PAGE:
Lead toxicity has many symptoms, but the main issue relates to its effects on the nervous system of children. Here, lead interferes with the transmission of nervous signals around the body. This can manifest itself in a reduced intelligence quotient (IQ) and coordination problems. In adults, exposure to lead can result in hypertension and other blood effects such as anemia. Cadmium is most often accumulated from occupational exposure or smoking and is known to affect the respiratory system. However, food expo-sure tends to be at a low level over longer periods. In this regard, cadmium bioaccumulates in the kidney and can cause renal damage. Mercury and its com-pounds also bioaccumulate in the body, where they are most frequently associated with neural effects and renal damage. In particular, methylmercury is highly toxic particularly to the nervous system, and the developing brain is thought to be the most sensitive target organ for methylmercury toxicity.
Arsenic is most often an occupational hazard, but it can also be ingested with food and is responsible for acute and chronic poisoning. The toxicity of arsenic depends on its oxidation state and the type of complex that it forms with organic molecules in the body. Chronic effects include gastroenteritis, nephri-tis, and liver damage. Arsenic is also considered to be a carcinogen. Other metals are also known contami-nants and their toxic effects are diverse. Although this is not an exhaustive list, these metals include alumi-num, copper, tin, zinc, and chromium.
These types of contaminant occur during the process-ing and production of foods, and include acrylamide, PAHs, chloropropanols, and nitrosamines.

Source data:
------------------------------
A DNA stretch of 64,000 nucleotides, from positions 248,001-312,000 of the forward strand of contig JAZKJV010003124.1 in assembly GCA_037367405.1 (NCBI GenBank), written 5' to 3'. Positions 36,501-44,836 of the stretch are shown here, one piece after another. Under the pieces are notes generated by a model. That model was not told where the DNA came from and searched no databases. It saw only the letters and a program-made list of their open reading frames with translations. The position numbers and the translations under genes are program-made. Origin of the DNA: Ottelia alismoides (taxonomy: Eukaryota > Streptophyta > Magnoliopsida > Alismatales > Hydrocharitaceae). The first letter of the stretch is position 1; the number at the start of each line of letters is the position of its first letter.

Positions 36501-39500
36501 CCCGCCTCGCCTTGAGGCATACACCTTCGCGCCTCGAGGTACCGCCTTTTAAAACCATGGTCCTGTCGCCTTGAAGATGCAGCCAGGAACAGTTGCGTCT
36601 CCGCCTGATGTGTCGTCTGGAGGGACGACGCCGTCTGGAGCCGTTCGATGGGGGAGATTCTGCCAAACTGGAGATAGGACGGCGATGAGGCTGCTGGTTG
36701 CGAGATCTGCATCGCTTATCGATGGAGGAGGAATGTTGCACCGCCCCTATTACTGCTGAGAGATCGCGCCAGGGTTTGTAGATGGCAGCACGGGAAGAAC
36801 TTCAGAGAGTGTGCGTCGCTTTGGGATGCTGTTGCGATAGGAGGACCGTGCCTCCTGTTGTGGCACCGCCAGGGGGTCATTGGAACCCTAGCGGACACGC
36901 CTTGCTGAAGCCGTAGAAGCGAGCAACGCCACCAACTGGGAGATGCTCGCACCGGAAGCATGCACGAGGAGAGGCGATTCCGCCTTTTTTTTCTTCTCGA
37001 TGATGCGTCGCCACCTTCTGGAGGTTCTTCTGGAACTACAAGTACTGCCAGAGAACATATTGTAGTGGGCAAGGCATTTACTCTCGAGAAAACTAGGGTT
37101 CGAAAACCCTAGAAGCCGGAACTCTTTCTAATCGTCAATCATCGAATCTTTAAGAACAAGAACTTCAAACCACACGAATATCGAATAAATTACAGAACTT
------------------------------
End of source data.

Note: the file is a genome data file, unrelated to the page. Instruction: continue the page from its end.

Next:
Acrylamide is a reactive unsaturated amide that has found several industrial uses. In 2002, it was discov-ered to occur in a variety of fried and baked foods, in particular carbohydrate-rich foods that had been subjected to high-temperature cooking/processing.
Acrylamide has been shown to be neurotoxic in humans. It has been shown to induce tumors in labo-ratory rats and has been classified as a probable human carcinogen, and as such several international bodies have concluded that dietary exposure should be as low as reasonably achievable. The most signifi-cant pathway of formation of acrylamide in foods has been shown to arise from the reaction of reducing sugars with asparagines via the Maillard reaction at temperatures above c. 120°C. Acrylamide has been found in a wide range of heat-treated foods; it is found in both foods processed by manufacturers and foods that are cooked in the home. Acrylamide has been found to be most prevalent in fried potato prod-ucts (such as French fries and potato chips), cereals, bakery wares, and coffee.